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Prof Simon Arridge
  • Professor of Image Processing
  • Dept of Computer Science
  • Faculty of Engineering Science
  • Honorary Senior Research Associate
  • Dept of Mathematics
  • Faculty of Maths & Physical Sciences

My undergraduate degree was in Physics from Cambridge University, after which I moved to UCL Medical Physics where I completed a PhD in 1990. I moved from there directly to a lectureship in the department of Computer Science UCL where I am currently professor of image processing, and a visiting professor in the department of Mathematics. I have been a visiting scientist at the University of Eastern Finalnd, Kuopio, Finland, the Université Jean Monnet, St.Etienne, France and the Physikalisch-Technische Bundesandtalt, Berlin. I was a visiting scholar at the Mathematical Research Institute Berkeley in 2010, and at the Isaac Newton Institute special seminar on inverse problems in 2011. 

Research Summary

My interests are in Inverse Problems with particular interest in Image Reconstruction in Medical Imaging. I have been  a member of the editorial board of the Institute of Physics journal “Inverse Problems” since 2000, and Editor-In-Chief since 2015. I am widely known as the one of the originators of the field of Diffuse Optical Tomography (DOT) ,and my review papers are among the highest cited in their respective journals. Since joining CMIC in 2005 I have expanded my interests to the application of inverse problems in other medical imaging areas including Diffusion Tensor MRI, SPECT, PET and digital tomosynthesis. A common theme in several of these applications is a computational forward model based on solving the Radiative Transport Equation (RTE) or its approximations, and large scale optimisation techniques for the reconstruction problem. In addition the ill-posed nature of the inverse problem calls for sophisticated regularisation techniques based on Bayesian priors. In the majority of medical imaging modalities either the useful contrast mechanism is of low resolution, or high resolution images are of limited contrast. In the last decade there has been a growth of interest in “Imaging from Coupled Physics”, in which, rather than using the same physical field for probing and measurement, with a contrast caused by perturbation, the idea is to exploit the generation of a secondary physical field which can be measured in addition to, or without, the often dominating effect of the primary probe field. One of the most successful is Photoacoustic Tomography (PAT), with other examples including MR-EIT, Ultrasound modulated Optical Tomography, and MR elastography. I was a guest editor of a special issue of Inverse Problems on this topic in 2012. By considering the reconstructed image in PAT as the input to a second inverse problem for the optical properties of tissue led to the development of the field of Quantitative PhotoAcoustic Tomography (QPAT).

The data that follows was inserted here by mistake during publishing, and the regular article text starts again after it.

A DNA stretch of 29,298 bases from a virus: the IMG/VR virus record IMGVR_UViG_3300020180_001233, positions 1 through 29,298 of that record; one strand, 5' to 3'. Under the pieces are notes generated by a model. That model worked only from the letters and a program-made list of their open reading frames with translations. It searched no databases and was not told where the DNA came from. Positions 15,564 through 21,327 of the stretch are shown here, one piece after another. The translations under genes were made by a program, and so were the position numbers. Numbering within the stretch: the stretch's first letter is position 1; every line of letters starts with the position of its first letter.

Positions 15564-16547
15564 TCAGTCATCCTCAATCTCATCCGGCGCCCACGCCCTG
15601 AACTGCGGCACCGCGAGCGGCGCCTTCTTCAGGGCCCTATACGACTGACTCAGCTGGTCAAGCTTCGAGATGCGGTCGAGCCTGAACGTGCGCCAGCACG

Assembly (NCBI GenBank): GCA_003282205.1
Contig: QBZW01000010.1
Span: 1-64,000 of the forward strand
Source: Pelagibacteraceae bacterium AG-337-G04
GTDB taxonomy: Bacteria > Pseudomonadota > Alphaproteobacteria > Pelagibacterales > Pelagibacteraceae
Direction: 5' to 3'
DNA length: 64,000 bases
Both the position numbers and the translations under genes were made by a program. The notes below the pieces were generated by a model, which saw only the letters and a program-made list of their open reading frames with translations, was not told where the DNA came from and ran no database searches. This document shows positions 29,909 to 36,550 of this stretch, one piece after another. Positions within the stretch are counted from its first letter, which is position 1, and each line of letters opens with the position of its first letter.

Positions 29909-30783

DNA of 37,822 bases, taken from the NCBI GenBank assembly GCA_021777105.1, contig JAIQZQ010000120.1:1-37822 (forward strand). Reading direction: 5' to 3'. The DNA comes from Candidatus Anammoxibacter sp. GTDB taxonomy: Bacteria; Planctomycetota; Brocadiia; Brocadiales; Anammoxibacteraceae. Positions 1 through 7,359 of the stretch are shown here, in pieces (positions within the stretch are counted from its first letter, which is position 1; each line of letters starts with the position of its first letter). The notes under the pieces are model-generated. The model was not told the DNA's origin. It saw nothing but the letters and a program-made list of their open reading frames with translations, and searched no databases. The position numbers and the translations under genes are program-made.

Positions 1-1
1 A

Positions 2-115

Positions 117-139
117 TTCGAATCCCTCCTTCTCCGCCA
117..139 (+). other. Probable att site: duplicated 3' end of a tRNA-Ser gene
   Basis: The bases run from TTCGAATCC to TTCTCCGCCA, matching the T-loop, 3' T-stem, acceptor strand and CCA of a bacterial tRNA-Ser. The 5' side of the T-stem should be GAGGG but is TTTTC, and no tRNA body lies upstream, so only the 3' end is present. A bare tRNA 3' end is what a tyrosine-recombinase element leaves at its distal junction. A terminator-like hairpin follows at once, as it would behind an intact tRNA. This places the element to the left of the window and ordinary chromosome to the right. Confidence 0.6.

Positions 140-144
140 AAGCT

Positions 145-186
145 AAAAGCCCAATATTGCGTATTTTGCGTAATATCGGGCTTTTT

Teaching Summary

I currently teach courses in Inverse Problems in Imaging and in Geometry of Images.

I have previously taught courses on Computer Graphics, Operating Systems, Algorithmics, Mathematical Methods, and Probability.

I have taught specialist courses in Summer Schools on Optical Tomogaphy.

Academic Background
1992 PhD Doctor of Philosophy – Computer Science University College London
1981 BA Hons Bachelor of Arts (Honours) – Natural Sciences University of Cambridge
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